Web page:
Eleven months after the Battle of Antietam in the spring of 1863, Lee’s army faced off Maj. Gen. Joseph Hooker’s Union forces at Chancellorsville in Spotsylvania County, Virginia. It was in this battle where Lee’s most trusted general, Lt. Gen. Thomas J. “Stonewall” Jackson was killed.
Like McClellan, Hooker was risk adverse and hesitated to push his men into battle. The results were a shattering victory for Lee. Beaming with confidence in his Confederate Army, Lee decided to on the offensive and invade the North for a second time. In addition to bringing the conflict from war-ravaged northern Virginia and diverting northern troops from Vicksburg, where the Confederates were under siege, Lee’s hoped if he won on Union territory then the North would have to surrender and possibly induce European countries to recognize the Confederacy. An additional motive for invading the North was to draw much of the occupying Union forces out of the South back to the North so southern farmers could harvest summer crops unimpeded.
Lee’s second invasion of the North began in June 1983 when he led his 75,000 man army through the Shenandoah Valley and crossed the Potomac River into Maryland and marched on into southern Pennsylvania.
Prodded by President Abraham Lincoln, Maj. Gen. Joseph Hooker moved his army in pursuit, but having lost confidence in his leadership compounded by his reluctance to confront Lee’s army after the defeat at Chancellorsville, Lincoln relieved him of his command. He then appointed Maj. Gen. George Gordon Meade to succeed Hooker. Meade immediately ordered the pursuit of Lee’s Army.
Day 1: July 1, 1863. Upon learning that the Army of the Potomac was on its way, Lee planned to assemble his army in the flourishing crossroads town of Gettysburg, 35 miles southwest of Harrisburg, Pennsylvania.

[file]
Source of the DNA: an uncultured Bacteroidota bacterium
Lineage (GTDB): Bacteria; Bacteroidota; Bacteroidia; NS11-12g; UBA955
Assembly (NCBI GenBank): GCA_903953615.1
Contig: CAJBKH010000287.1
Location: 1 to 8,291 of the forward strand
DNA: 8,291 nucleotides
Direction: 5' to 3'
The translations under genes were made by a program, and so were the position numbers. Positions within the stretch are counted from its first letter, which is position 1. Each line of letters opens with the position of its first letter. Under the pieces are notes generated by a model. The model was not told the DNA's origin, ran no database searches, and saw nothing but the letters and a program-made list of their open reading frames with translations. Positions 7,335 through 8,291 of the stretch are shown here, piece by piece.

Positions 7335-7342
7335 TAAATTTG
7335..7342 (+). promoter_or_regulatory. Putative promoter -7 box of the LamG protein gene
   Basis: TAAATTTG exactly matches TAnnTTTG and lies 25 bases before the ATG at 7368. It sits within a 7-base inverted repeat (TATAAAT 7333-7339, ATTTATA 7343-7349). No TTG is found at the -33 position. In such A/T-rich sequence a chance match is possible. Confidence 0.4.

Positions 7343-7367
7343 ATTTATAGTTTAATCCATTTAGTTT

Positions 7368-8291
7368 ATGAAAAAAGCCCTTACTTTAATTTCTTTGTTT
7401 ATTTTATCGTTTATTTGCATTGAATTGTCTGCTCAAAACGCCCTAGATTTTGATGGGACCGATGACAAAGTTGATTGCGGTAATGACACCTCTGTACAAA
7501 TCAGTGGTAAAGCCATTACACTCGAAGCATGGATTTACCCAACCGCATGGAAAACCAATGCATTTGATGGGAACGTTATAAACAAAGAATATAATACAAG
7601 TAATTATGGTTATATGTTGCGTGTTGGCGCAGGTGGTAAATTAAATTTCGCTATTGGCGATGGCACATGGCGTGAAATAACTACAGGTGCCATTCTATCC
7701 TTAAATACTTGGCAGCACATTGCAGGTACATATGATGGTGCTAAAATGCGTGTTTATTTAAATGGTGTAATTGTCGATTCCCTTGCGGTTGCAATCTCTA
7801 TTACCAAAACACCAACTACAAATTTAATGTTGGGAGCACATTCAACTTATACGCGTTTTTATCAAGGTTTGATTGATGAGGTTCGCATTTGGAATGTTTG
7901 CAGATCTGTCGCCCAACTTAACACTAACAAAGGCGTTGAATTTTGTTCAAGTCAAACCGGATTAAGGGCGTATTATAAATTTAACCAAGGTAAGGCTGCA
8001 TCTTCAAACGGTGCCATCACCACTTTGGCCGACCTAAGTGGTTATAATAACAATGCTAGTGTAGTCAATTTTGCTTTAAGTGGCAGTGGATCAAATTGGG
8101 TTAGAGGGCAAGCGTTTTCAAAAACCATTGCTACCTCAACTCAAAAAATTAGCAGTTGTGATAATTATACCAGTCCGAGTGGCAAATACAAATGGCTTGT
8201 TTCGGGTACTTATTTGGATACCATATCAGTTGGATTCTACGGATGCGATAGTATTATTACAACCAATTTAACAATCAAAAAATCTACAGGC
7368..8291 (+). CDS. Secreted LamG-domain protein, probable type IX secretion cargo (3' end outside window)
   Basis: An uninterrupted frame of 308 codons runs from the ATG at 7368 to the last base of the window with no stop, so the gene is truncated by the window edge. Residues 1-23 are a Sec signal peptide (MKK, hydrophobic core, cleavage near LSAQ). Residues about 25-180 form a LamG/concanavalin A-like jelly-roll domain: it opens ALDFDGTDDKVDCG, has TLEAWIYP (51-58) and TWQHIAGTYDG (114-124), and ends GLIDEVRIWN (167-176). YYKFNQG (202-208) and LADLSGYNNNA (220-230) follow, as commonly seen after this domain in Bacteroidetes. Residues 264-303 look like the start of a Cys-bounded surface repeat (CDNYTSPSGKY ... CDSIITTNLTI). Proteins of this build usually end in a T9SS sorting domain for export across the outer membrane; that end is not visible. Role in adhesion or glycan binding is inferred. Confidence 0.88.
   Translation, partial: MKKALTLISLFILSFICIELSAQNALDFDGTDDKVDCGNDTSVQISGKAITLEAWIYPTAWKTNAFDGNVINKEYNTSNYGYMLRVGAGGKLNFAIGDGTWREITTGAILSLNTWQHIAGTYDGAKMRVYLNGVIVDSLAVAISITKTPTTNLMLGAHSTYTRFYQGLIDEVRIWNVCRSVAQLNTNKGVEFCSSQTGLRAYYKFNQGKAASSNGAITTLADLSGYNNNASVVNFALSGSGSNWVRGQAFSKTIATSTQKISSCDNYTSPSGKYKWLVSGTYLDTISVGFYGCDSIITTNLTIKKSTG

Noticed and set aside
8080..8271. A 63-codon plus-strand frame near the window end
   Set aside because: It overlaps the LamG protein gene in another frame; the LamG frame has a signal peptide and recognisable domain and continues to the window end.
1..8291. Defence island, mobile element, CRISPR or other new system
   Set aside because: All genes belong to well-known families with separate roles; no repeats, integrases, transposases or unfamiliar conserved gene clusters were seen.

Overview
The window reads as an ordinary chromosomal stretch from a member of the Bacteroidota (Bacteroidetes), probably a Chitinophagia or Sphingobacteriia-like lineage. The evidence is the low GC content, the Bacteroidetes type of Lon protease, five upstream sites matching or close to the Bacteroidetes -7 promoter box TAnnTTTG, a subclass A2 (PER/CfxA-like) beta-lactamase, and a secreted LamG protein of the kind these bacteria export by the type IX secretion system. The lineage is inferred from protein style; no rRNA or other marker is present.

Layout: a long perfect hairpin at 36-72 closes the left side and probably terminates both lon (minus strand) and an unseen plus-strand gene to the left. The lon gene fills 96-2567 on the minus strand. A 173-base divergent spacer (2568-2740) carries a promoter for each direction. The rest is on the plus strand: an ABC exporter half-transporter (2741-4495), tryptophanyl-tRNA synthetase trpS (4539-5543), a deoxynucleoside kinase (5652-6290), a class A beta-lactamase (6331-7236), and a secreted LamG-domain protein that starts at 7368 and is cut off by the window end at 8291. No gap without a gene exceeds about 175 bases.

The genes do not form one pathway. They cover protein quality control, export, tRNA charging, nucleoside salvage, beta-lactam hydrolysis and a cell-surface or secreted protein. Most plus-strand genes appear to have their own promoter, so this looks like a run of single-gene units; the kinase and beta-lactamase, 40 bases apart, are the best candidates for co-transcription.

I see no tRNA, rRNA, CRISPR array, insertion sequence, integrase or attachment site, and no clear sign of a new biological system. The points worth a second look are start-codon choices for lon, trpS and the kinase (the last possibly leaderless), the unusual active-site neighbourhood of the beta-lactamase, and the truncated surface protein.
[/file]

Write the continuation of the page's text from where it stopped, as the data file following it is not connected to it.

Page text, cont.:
One of the Confederate divisions in Maj. Gen. Ambrose Powell (A.P.) Hill’s command approached the town in search of supplies, only to discover two Union cavalry brigades had arrived the previous day. Gen. John Buford, commander of Meade’s advance cavalry, recognized the strategic importance of Gettysburg as a road center and was prepared to hold it until reinforcements arrived. But as the bulk of both armies headed toward Gettysburg, Confederate forces were able to drive the outnumbered Union defenders back through town to Cemetery Hill, located a half mile to the south. Quick defensive position were thrown together in case A.P. Hill’s men were in pursuit. However, they remained in Gettysburg awaiting further orders.
Seeking to press his advantage before more Union troops could arrive, Lee gave discretionary orders to Gen. Richard S. Ewell to attack Cemetery Hill. Ewell had taken command of the Army of Northern Virginia’s Second Corps after Lee’s most trusted general, Lt. Gen. Thomas J. “Stonewall” Jackson, was mortally wounded at Chancellorsville. By dusk, a Union corps under Maj. Gen. Winfield Scott Hancock had arrived and extended the defensive line along Cemetery Ridge to the hill known as Little Round Top. Overnight three more Union corps arrived to strengthen its defenses.
The first day of battle saw considerable fighting in the area. Union soldier’s use of newly issued Spencer repeating carbines outgunned the Confederate muskets. Heavy casualties were felt on each side, and the simultaneous conclusion by both commanders that Gettysburg was the place to not only fight a defining battle but that the outcome would probably determine the winner of the war.